Equinox rolled Firestarter out in January 2017 across the entire empire, making it the perfect class for Jeff to alert the FBI when they come looking at his iPhone calendar and see near-daily references to pyromania. I've now taken Firestarter with some ~40 instructors in the course of this odyssey, and it's well worth trying out for anyone new to HIIT or group fitness.
- 30-minute High Intensity Interval Training.
- Three pyramid intervals with active recovery in-between.
- All body weight. A lot of jumping, squatting and lunging.
- Only equipment is the step bench. For some reason, three risers was the default in CA but in NYC, it's two.
- Fixed format (including music) released at the beginning of each month.
- Generally "requires" advance booking (i.e. you're booked into it when you select it on the app, but it's rarely sold out).
WHY JEFF GOES SPICY WITH THE F-STARTER
- F-starter is a bit dancey. Jeff Does Not Dance. Jeff Does Not Have Rhythm. Jeff Only Hip Thrusts At Clubs. But Jeff Firestarts & So Can You.
- It's the most consistent HIIT class across Equinox, meaning it's an excellent way to see how each instructor teaches on a comparative basis. As you'll read elsewhere in this site, MetCon3 can be fairly varied. Tabata can mean a huge range of things. Ab Lab sometimes doesn't even work your abs. You know what you're getting with Firestarter from club to club, time to time, instructor to instructor.
- I've never seen a super high-level Firestarter class. Most tend to have newcomers. This is a good thing. Group fitness is scary enough if you haven't done it; one of the more cultish classes where everyone is like Jeff and only works out to the exclusion of a healthy balance of personal interests (again, like Jeff) is not the best place to get your feet wet (or hot or whatever). It's a low-pressure zone...
- But, if you choose, you can get an amazing workout out of Firestarter. Again, it's the base of my cardio nowadays especially when Jeff Is Giving it 300%.
- Alternatively, (not an excuse) 30 minutes makes this the perfect warm-up for a big lift day or other kind of Big Commitment Exercise Situation. You'll often get an abs class on the schedule right after.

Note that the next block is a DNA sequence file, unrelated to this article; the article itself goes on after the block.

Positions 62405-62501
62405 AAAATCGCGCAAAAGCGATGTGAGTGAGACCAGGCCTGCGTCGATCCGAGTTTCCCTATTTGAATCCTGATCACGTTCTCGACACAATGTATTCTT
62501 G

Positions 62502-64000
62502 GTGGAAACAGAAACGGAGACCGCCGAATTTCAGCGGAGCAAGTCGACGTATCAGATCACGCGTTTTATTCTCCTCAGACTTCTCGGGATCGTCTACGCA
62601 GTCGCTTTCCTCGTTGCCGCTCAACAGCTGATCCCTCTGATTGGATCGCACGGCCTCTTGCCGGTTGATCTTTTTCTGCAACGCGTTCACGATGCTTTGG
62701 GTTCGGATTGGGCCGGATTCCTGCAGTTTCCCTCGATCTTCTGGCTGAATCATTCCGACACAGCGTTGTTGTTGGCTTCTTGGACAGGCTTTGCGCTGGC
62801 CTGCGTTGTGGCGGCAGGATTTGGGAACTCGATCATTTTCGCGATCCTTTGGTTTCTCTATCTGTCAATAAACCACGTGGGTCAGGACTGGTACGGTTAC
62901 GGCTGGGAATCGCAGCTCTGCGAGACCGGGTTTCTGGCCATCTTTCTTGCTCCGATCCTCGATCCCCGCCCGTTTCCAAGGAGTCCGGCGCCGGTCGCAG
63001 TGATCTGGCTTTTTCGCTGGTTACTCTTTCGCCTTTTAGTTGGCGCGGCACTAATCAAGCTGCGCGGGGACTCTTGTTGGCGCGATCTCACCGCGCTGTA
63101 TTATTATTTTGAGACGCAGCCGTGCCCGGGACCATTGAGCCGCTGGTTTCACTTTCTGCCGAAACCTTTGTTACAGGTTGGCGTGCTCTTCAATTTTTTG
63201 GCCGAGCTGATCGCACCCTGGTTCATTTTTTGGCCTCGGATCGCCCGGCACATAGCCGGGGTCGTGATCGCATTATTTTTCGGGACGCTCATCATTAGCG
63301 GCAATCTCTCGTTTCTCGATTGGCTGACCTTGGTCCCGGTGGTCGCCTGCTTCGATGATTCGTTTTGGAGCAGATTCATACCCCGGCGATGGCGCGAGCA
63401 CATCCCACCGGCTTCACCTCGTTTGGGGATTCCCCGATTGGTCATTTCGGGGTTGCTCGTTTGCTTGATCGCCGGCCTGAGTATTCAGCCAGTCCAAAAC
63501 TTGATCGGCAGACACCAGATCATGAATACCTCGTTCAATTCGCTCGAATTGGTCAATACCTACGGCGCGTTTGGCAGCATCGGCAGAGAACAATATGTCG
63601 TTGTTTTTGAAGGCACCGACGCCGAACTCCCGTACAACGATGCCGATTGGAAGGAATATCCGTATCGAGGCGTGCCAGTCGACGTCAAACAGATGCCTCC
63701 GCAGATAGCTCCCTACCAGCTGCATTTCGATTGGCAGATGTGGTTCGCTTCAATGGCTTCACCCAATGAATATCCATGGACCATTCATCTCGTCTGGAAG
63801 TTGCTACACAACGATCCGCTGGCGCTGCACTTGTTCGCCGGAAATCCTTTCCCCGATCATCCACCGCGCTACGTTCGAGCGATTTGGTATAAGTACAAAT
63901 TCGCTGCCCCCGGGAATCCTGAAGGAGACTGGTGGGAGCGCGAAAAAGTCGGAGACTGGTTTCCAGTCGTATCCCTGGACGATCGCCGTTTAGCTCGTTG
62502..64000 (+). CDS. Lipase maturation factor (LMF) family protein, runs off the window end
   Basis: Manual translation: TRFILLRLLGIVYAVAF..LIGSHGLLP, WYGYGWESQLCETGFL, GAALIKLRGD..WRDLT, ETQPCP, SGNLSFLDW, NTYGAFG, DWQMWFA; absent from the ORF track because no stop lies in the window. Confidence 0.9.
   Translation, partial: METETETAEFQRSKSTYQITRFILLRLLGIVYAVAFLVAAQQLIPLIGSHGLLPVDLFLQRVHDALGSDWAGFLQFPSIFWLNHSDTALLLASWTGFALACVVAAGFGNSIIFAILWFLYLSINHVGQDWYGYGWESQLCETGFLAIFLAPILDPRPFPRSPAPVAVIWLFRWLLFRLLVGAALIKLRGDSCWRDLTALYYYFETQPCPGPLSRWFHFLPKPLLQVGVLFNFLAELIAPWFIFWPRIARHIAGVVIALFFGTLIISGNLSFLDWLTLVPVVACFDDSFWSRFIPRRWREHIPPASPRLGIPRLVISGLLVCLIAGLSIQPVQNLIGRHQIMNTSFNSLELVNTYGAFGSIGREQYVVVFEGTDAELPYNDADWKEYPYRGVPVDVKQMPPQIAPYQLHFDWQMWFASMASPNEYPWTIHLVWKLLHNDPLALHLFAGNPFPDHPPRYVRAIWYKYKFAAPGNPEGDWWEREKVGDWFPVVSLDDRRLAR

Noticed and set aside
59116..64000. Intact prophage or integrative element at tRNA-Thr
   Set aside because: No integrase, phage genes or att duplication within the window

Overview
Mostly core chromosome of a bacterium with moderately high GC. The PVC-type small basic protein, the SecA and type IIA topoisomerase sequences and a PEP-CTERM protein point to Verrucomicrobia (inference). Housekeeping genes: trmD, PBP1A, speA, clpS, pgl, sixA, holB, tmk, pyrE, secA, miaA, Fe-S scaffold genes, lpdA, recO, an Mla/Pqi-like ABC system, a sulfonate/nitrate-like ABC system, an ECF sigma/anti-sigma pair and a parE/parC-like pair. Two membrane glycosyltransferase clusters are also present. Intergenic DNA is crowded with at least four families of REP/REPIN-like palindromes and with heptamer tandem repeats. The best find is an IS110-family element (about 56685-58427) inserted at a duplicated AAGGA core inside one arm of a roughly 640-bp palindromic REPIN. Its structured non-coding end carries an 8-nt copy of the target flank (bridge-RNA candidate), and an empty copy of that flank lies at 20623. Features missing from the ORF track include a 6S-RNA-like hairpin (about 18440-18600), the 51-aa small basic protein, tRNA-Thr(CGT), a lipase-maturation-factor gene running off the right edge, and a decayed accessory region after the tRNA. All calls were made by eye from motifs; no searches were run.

YOU SHOULD KNOW...
- Instructors tend to "hack" Firestarter in two areas: the warmup and the active recovery. On the warmup, they may vary the jumping jacks and the "levitate/hesitate/whatever" (the final move with one step on the bench, the other foot above). Really good instructors will give you a sequence of active recoveries rather than just the plain step on/off the bench. See, e.g., Kristin Osbon @ Newport/Huntington Beach/OC.
- The level of each edition of Firestarter does vary. The August (seventh edition) was, according to Or Artzi @ Greenwich/Brooklyn, the hardest. I tend to agree in the sense that the final pyramid consists of front/back jumps + burpees, which are a full-out assault.
- The "signature" breakdance move we saw in the first few editions of Firestarter pops up from time to time. It looks fun (and slick in the promo) but it's not easy to get the form + speed down, and it's the move that slows everyone down consistently. Don't prioritize speed over stabilizing yourself.
- The active recovery (and...the...country...music) is a controversial topic it seems. Two minutes can be long for some, not enough for others.
SOME AWESOME PYROS
- Jayme Boyle (San Francisco) and Jai MacNeil (San Mateo/Palo Alto). High energy and great at revving up a sometimes sluggish crowd. I think Jayme once did the entire thing with us, instructions included, without even having to catch her breath.
- Kristin Osbon (Orange County). I'd say she's one of the best three or four in the country if I had to pick. Sets up the steps for you at the Newport location, offers the best sequences on the active recoveries of anyone and great with the demo.
- A lot of superstars in NYC, including Lewis McNairy, Lynze Schiller and others. I get behind Amanda Baker (Midtown), Amanda Young (Midtown) and Or Artzi (Downtown/Brooklyn) when possible.